Covenant group set to publicize business search

The goal is to attract a variety of services for a central city development.
Wednesday, May 2, 2007 | 12:00 a.m. CDT; updated 8:04 a.m. CDT, Wednesday, July 9, 2008

The Business Selection Committee for Covenant Community Development Corp. will begin sending out fliers and pamphlets to churches, libraries and other civic organizations advertising pre-applications for small businesses that want space in its development at Garth Avenue and Sexton Road.

Covenant Executive Director Dana Battison is also the executive director of The Intersection, a nonprofit organization for children. She said The Intersection will apply for space to establish a sandwich shop. Charles Allen, a member of the committee, emphasized that Battison is not on the committee and that all applicants will be treated equally.

“We want to make that perfectly clear, that no individuals will be excluded,” Allen said during a news conference Tuesday morning. “The Intersection will not receive preferential treatment.”

He also noted that ethnicity is not on the application.

Businesses in need of financial aid will have to search for sources outside the committee, but Chairman Doug Moesel said two committee members, Mike Schrader and Keith McLoughlin, could help. McLoughlin could offer larger Small Business Administration loans, while Schrader, who works for Enterprise Development Corp., could help applicants get micro-loans of up to $25,000. Background checks will be done independently by each company.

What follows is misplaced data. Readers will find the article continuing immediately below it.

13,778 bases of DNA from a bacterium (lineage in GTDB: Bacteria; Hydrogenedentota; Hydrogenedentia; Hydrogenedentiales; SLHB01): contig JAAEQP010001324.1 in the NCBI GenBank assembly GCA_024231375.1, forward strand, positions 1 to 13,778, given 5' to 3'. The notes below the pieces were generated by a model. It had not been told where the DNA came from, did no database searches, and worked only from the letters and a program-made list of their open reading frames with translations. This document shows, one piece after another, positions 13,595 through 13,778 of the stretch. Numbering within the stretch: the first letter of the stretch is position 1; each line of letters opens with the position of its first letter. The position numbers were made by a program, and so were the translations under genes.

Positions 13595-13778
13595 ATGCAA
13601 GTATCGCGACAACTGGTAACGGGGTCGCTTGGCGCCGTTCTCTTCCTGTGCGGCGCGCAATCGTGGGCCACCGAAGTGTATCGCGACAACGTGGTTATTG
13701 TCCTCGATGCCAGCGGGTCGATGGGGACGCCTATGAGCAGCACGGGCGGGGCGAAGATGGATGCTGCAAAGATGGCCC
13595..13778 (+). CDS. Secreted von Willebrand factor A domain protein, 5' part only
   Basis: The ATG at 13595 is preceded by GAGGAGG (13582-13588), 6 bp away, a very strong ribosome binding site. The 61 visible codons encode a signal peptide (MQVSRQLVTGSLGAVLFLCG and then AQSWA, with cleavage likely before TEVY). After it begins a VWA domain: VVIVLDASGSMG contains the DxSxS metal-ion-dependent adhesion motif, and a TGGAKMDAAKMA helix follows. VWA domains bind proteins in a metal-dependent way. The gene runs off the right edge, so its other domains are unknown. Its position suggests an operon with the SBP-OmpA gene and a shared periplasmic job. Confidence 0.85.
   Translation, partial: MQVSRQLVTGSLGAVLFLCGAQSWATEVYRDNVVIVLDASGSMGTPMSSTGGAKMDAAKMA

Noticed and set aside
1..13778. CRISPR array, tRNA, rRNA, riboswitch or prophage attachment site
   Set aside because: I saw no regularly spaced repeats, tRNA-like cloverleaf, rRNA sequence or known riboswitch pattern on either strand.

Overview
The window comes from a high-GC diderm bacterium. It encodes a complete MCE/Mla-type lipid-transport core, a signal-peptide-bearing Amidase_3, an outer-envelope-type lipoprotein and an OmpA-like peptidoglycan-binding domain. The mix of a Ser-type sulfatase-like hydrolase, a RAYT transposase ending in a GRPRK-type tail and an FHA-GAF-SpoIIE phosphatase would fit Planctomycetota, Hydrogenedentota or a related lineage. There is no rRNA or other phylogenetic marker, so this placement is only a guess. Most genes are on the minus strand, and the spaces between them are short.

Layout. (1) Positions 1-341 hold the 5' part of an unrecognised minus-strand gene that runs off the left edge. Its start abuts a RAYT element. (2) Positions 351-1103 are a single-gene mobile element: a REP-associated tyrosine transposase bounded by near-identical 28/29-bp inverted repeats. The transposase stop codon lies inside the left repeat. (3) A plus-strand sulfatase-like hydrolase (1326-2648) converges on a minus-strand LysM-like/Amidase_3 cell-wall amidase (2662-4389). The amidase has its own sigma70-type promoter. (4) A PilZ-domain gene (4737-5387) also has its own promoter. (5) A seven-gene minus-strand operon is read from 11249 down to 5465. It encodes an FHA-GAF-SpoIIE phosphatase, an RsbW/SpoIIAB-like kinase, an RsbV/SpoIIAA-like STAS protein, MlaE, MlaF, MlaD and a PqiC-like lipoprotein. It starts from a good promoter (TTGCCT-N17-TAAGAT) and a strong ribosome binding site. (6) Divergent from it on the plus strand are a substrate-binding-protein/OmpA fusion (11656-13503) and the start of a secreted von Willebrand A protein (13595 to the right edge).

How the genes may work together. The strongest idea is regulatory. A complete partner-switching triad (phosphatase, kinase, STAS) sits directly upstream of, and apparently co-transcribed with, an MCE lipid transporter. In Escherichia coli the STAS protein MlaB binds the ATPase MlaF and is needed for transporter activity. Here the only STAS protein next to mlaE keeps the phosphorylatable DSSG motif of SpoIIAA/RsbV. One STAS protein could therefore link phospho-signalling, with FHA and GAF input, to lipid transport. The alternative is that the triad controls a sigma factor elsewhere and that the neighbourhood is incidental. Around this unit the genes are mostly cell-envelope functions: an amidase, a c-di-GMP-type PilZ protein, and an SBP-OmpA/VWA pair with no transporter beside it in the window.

Although applicants will be required to disclose their criminal backgrounds, Moesel said people with criminal records will not be automatically eliminated. He said the severity of the crime and when it happened will be considered.

Battison said six businesses have already inquired about an application, and the group is expecting to get 20 to 30 applicants. That will be narrowed down to 10 to 12, who will be asked to submit full business plans by Sept. 1.

The committee’s focus will be to create a variety of services that meet the group’s standards. These include operating within the hours of 6 a.m. and 9 p.m., working cooperatively with other tenants, submitting monthly financial summaries and hiring a majority of employees from the central city.

“The idea is to help what is in many ways an economically distressed area,” Battison said.

The grand opening for the entire area is set for February 2008, but individual businesses could open separately. This will include apartments and an ALPS grocery store. The group was reluctant to discuss who will own the grocery store since negotiations are ongoing. Battison said Larry Sutton, who previously had been the targeted owner, is still involved.

Allen said this project is important for the entire community.

“It’s all about making dreams a reality for people wanting to start a small business and being there to help them every step of the way,” he said.

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